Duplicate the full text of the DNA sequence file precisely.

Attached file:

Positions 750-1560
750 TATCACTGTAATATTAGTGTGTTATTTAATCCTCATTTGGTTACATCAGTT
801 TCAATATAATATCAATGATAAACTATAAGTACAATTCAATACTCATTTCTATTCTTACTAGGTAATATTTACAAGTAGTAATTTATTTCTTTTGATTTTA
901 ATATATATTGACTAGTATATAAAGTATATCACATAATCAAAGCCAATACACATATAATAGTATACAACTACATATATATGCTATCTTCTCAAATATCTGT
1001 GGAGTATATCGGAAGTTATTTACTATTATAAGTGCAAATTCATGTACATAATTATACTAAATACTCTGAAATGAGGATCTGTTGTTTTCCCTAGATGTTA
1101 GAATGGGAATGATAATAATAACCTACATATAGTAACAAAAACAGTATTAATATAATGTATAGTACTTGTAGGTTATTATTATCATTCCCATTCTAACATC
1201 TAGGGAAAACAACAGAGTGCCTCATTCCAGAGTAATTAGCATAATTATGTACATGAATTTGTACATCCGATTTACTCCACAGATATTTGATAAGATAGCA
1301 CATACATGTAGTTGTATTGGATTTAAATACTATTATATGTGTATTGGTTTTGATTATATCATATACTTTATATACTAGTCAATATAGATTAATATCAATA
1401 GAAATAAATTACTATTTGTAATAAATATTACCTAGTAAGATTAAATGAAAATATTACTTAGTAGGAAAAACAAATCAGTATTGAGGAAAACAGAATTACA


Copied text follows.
Positions 750-1560
750 TATCACTGTAATATTAGTGTGTTATTTAATCCTCATTTGGTTACATCAGTT
801 TCAATATAATATCAATGATAAACTATAAGTACAATTCAATACTCATTTCTATTCTTACTAGGTAATATTTACAAGTAGTAATTTATTTCTTTTGATTTTA
901 ATATATATTGACTAGTATATAAAGTATATCACATAATCAAAGCCAATACACATATAATAGTATACAACTACATATATATGCTATCTTCTCAAATATCTGT
1001 GGAGTATATCGGAAGTTATTTACTATTATAAGTGCAAATTCATGTACATAATTATACTAAATACTCTGAAATGAGGATCTGTTGTTTTCCCTAGATGTTA
1101 GAATGGGAATGATAATAATAACCTACATATAGTAACAAAAACAGTATTAATATAATGTATAGTACTTGTAGGTTATTATTATCATTCCCATTCTAACATC
1201 TAGGGAAAACAACAGAGTGCCTCATTCCAGAGTAATTAGCATAATTATGTACATGAATTTGTACATCCGATTTACTCCACAGATATTTGATAAGATAGCA
1301 CATACATGTAGTTGTATTGGATTTAAATACTATTATATGTGTATTGGTTTTGATTATATCATATACTTTATATACTAGTCAATATAGATTAATATCAATA
1401 GAAATAAATTACTATTTGTAATAAATATTACCTAGTAAGATTAAATGAAAATATTACTTAGTAGGAAAAACAAATCAGTATTGAGGAAAACAGAATTACA